Stony Brook, NY, June 16, 2011 - Citing the positive results of sanitary surveys, water quality monitoring and shellfish tissue testing, the New York State Department of Environmental Conservation (NYSDEC), on June 1, reopened approximately 2,500 acres of shellfish beds for shellfish harvesting in outer Hempstead Harbor and Long Island Sound. This marks the first time that shellfish can be legally harvested in the harbor in over 40 years.
In 2008, as part of the effort to restore the harbor for shellfish harvesting, Long Island Sound Study (LISS) and the National Fish and Wildlife Foundation provided funding through the Sound Futures Fund for a comprehensive underwater environment survey, and tested the viability and subsequent broadcast seeding of 1.1 million juvenile shellfish that will one day be harvested.
"The reopening of these shellfish beds is a true testament of what dedicated stakeholders can achieve," said Larissa Graham, NYSG’s Long Island Sound Study Outreach Coordinator. "Many community-based groups made this happen by monitoring water quality, restoring habitats, and lobbying for funding. It serves as a great example for other communities around the Sound and, perhaps, the Nation."
Given the fact that the standards for opening shellfish areas are very strict and require years of consistent results before waters can be certified, this is perhaps the strongest sign yet that years of efforts by citizen groups, residents and local governments to improve the water quality in Hempstead Harbor are paying off. For more on the process leading up to the re-opening of these shellfish areas, see Hempstead Harbor Protection Committee' recent press release (pdf).
The map and additional information for the reopening of Hempstead Harbor is available in the shellfishing section of the NYSDEC Web site (click here).
The Long Island Sound Study, conducted under the Environmental Protection Agency’s National Estuary Program, is a cooperative effort between the EPA and the states of Connecticut and New York to restore and protect Long Island Sound and its ecosystems. Long Island Sound is one of 28 nationally-designated estuaries under the Environmental Protection Agency’s (EPA) National Estuary Program, established by Congress in 1987 to improve the quality of Long Island Sound and other places where rivers meet the sea.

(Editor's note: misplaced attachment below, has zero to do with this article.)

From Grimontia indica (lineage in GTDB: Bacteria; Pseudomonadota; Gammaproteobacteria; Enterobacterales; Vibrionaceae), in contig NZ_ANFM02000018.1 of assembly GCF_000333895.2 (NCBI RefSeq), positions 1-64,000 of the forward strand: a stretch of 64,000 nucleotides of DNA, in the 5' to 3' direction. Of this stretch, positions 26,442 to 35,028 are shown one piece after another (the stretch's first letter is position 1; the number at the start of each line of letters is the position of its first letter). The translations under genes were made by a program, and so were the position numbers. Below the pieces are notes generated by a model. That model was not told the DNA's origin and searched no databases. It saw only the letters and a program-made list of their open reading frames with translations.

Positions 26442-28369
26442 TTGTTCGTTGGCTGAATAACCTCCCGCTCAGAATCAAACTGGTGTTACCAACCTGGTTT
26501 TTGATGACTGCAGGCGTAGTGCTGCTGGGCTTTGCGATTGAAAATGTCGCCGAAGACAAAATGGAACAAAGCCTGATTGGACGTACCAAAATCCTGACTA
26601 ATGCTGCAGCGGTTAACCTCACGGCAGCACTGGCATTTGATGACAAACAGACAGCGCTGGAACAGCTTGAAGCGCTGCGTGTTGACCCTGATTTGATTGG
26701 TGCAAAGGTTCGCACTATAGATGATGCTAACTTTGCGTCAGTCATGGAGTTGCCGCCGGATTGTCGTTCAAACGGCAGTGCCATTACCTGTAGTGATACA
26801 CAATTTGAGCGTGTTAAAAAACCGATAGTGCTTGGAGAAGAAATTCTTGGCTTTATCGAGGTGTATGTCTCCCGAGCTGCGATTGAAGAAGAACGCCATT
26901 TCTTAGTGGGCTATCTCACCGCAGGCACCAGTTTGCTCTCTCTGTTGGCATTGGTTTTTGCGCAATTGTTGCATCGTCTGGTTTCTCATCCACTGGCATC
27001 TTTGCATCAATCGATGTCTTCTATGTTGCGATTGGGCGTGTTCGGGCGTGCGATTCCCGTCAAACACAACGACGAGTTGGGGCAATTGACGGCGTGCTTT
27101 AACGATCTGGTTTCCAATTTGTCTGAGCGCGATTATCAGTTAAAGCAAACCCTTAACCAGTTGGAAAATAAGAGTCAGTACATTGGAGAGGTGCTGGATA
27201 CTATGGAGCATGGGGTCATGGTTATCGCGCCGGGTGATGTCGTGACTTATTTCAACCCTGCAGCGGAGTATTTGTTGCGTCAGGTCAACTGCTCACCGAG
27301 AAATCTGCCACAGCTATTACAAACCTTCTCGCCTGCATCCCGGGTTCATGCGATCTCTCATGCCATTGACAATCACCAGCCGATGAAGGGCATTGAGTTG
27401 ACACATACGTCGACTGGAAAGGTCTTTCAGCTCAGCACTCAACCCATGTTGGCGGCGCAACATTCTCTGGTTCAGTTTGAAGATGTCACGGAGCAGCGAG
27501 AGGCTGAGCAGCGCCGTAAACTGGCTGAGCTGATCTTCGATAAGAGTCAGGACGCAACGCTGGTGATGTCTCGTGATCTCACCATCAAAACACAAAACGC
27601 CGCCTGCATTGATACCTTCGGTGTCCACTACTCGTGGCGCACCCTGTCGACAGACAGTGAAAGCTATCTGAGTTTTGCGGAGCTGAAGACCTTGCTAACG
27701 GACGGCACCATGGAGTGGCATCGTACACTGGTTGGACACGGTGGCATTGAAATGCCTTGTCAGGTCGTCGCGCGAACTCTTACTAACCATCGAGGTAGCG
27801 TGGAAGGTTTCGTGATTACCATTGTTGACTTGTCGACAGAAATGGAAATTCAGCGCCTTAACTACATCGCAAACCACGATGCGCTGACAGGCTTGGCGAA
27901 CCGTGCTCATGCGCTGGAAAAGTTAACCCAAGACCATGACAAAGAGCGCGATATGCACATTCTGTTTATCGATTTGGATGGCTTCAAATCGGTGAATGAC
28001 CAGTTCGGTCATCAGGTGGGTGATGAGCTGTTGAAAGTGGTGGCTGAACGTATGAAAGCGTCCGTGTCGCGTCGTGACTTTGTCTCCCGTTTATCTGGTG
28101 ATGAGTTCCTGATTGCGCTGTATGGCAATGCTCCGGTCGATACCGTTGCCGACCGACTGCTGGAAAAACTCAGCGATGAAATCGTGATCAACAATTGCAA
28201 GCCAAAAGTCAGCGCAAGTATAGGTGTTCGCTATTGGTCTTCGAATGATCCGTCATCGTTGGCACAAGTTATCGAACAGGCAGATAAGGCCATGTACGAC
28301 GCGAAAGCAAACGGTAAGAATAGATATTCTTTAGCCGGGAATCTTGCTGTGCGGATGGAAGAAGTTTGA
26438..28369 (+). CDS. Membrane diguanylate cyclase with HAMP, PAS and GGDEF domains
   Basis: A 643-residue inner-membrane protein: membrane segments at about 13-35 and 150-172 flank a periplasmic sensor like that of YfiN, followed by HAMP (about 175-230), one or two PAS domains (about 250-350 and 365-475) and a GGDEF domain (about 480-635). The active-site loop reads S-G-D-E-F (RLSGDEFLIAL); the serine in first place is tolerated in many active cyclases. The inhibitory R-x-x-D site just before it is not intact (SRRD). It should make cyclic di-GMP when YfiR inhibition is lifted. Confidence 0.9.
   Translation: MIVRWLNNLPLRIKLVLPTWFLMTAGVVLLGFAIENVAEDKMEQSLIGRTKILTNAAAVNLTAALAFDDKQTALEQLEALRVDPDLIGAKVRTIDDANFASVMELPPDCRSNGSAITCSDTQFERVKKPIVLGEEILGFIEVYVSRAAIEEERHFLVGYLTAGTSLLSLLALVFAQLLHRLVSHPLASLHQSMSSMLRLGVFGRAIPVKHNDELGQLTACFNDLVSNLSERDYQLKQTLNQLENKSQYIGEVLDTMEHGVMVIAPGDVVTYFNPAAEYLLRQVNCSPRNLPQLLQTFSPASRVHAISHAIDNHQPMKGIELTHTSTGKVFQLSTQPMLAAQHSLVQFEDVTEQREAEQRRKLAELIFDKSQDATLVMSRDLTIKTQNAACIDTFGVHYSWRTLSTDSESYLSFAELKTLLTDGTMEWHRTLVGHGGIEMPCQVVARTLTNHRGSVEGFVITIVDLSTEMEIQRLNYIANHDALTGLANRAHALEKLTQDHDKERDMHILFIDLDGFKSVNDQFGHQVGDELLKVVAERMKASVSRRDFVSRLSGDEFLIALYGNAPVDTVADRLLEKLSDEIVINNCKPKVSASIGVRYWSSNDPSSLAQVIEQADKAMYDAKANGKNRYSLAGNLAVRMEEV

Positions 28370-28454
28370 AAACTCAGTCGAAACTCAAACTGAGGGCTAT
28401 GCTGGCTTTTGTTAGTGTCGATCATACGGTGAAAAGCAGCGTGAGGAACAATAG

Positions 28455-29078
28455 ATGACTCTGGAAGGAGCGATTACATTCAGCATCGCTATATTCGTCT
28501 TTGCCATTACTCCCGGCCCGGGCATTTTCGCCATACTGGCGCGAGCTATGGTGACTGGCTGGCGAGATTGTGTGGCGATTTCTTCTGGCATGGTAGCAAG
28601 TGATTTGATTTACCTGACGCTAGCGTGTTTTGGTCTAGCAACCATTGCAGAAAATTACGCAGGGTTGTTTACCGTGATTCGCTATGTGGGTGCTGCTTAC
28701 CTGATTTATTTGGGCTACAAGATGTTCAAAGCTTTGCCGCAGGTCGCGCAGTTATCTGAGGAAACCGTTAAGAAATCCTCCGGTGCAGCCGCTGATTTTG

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New York Sea Grant, now in its 40th year, is a statewide network of integrated research, education, and extension services promoting the coastal economic vitality, environmental sustainability and citizen awareness about the State's marine and Great Lakes resources. One of 32 university-based programs under the NOAA’s National Sea Grant College Program, NYSG is a cooperative program of the State University of New York and Cornell University.
State officials reopen Hempstead Harbor to shellfishing
News12 Long Island
Hempstead, NY, June 1, 2011 - After more than 40 years, state officials reopened the Hempstead Harbor waterway to shellfishing today.
Shellfishing had been banned for decades because of water quality that was considered too polluted for clamming.
Many bay men, who usually work out of Huntington or Oyster Bay, say they took advantage of Opening Day, reporting that the catch was good at clamming beds in a portion of the harbor.
The reopening was also a cause for celebration for the non-profit environmental group Coalition to Save Hempstead Harbor, which was formed in the 1980s to clean up and preserve the waterway.
Clams in Hempstead Harbor
Cablevision Editorials: Long Island Edition
Hempstead, NY, June 14, 2011 - Hempstead Harbor was so polluted that for forty years the state closed its waters to clammers.
Last week, the New York State Department of Environmental Conservation reopened much of the harbor to clamming, marking a victory for a coalition of local governments who cleaned up a harbor that was considered an environmental disaster in the 1970s.
As Carol DiPaolo from Save Hempstead Harbor recalls: “This is the 25th year that the coalition has been in existence and to be able to see this milestone with the recertification of the shellfish beds in Hempstead Harbor is just so wonderful that they coincided.”
The restoration of shellfish beds also marked a victory in the joint federal and state effort to save Long Island Sound. Hundreds of millions of dollars have been spent to upgrade sewage treatment plants, treat storm water runoff and restore marine habitat.
Another milestone could be reached this summer. The Environmental Protection Agency has proposed that all the waters in Long Island Sound be designated a no discharge zone. When the rule is finally adopted, New York boaters will have to use pump-out facilities for waste disposal.
And there’s more good news about shellfish: hard clam catches have tripled in the past decade, and more acreage has been opened to clamming, especially in Hempstead Harbor–all good signs.
Besides, clams can actually clean up waters in our bays, as each clam can process up to 50 gallons a day of water, filtering out impurities. In fact, the Long Island Sound Study is funding research to determine whether clams can be used strategically to improve water quality in waters off Bridgeport.
But the best way to celebrate the return of clams is to savor them raw, on the half shell. Including those dug in Hempstead Harbor.
The Long Island Sound Study works with federal, state, and local partners to restore and protect Long Island Sound.
Also, the Hempstead Harbor Protection Committee is considered a central clearinghouse for all kinds of information relating to Hempstead Harbor.